Palestinians Fire Rockets Toward Israel
Thursday, April 26, 2007; 7:45 PM
JERUSALEM -- Palestinian militants in the Gaza Strip fired two rockets toward Israel on Thursday, the army said, and Israeli officials warned they were losing patience as rising tensions threatened a five-month cease-fire.
One rocket landed in the Mediterranean Sea and the second in an open area in southern Israel, the army said. There were no injuries.
"Israel will not be restrained forever," said Miri Eisin, spokeswoman for Prime Minister Ehud Olmert. "We will defend our citizens and choose the time and place to respond."
Palestinian President Mahmoud Abbas said Thursday that calm had returned to Gaza and he appealed for Israel to refrain from carrying out raids in the area.
"There is a truce between us and the Israelis, which was impinged on," he told reporters during a trip to Geneva. "We don't want ... to lay blame on who impinged on the cease-fire, but the important thing is that there is calm and there is nothing there to justify an assault on Gaza."
On Wednesday, Olmert ruled out a large-scale invasion of Gaza in response to a barrage of rockets fired by the Hamas militant group earlier in the week, giving a chance for the 5-month-old truce to regain hold.
Hamas, a member of the Palestinian coalition government, distanced itself from Thursday's attacks.
Militants linked to Abbas' Fatah movement claimed responsibility, along with the tiny Popular Resistance Committees and the Popular Front for the Liberation of Palestine.
After calling for an end to the cease-fire earlier in the week, Hamas appears to be wavering. Some Hamas members favor a renewal of attacks on Israel, while others want to keep things quiet.
"There's now a debate if a truce is in the Palestinian interests," said Khalil Abu Layla, a Hamas leader in Gaza. "There's not yet a clear decision."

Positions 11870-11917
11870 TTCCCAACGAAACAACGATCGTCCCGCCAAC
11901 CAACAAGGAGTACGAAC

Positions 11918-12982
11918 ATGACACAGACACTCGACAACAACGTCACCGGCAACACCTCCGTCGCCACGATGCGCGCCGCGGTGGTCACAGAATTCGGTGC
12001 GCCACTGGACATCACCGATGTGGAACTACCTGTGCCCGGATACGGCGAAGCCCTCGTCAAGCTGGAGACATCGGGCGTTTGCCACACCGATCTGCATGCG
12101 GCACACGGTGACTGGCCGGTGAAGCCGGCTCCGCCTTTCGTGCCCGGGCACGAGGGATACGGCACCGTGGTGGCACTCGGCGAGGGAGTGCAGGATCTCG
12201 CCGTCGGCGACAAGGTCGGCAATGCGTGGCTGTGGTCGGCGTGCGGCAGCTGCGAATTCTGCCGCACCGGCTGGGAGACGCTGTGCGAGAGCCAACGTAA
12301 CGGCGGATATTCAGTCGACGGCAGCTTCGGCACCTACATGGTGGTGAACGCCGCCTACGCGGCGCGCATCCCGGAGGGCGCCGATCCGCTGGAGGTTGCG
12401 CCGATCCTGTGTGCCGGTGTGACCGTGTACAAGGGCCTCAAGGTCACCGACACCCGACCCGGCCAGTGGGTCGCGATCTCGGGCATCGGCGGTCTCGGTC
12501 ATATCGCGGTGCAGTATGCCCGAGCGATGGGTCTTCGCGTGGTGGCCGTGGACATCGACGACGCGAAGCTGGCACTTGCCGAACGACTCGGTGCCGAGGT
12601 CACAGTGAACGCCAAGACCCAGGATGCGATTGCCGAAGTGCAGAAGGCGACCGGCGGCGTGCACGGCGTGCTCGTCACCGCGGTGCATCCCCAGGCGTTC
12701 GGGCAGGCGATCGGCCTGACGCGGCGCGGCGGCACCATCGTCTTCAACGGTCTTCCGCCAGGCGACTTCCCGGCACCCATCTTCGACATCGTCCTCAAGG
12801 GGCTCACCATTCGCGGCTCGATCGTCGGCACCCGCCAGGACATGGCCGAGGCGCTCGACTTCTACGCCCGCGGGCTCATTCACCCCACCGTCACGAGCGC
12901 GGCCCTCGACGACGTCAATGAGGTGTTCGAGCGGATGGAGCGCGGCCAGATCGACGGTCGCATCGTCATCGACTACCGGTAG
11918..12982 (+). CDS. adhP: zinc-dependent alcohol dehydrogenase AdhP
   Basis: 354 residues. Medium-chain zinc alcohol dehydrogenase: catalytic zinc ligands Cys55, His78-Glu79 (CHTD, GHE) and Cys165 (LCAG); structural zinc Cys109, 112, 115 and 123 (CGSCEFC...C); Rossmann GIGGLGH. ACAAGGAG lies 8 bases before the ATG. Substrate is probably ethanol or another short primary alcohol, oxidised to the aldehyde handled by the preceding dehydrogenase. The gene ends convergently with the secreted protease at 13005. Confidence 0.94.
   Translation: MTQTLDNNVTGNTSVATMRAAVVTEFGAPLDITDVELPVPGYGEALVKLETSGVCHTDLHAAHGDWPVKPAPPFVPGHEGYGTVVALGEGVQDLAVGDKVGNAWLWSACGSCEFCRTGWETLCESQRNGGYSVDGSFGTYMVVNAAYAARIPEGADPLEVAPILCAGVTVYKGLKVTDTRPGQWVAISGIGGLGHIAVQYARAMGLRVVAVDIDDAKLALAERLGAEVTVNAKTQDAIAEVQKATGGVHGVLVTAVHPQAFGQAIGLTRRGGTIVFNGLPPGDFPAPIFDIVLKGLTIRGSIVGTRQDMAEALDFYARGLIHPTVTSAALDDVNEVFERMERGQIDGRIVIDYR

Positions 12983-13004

Olmert and Abbas, a moderate who is seen as a counterweight to Hamas, announced the Gaza truce in November, declaring an end to Palestinian rocket fire and Israeli attacks.
The agreement has largely held, though Palestinian militant groups have kept up frequent rocket attacks. The Israeli army says militants have fired 230 homemade rockets at Israel since the truce, compared with about 600 in the five months before the deal. The rockets have caused no serious injuries since the truce.
Despite the tough talk, renewed fighting would be risky for both sides.
As a member of the Palestinian unity government, Hamas has been trying to win international legitimacy and an end to economic sanctions. With the U.S. and European Union classifying Hamas as a terrorist group, a new round of fighting would do little to help the group's cause in the West.
Olmert, meanwhile, has been weakened by last summer's war against Hezbollah guerrillas in Lebanon, as well as corruption allegations. Renewed fighting would also threaten the dialogue Olmert has opened with Abbas.
Olmert's troubles could come to a head Monday, when a government commission investigating the Lebanon conflict presents an interim report that could be sharply critical of his leadership.
Also Thursday, a militant wounded by the Israeli army in Gaza in October died in a Syrian hospital, according to Palestinian medical officials and a Web site associated with the gunman's Fatah movement.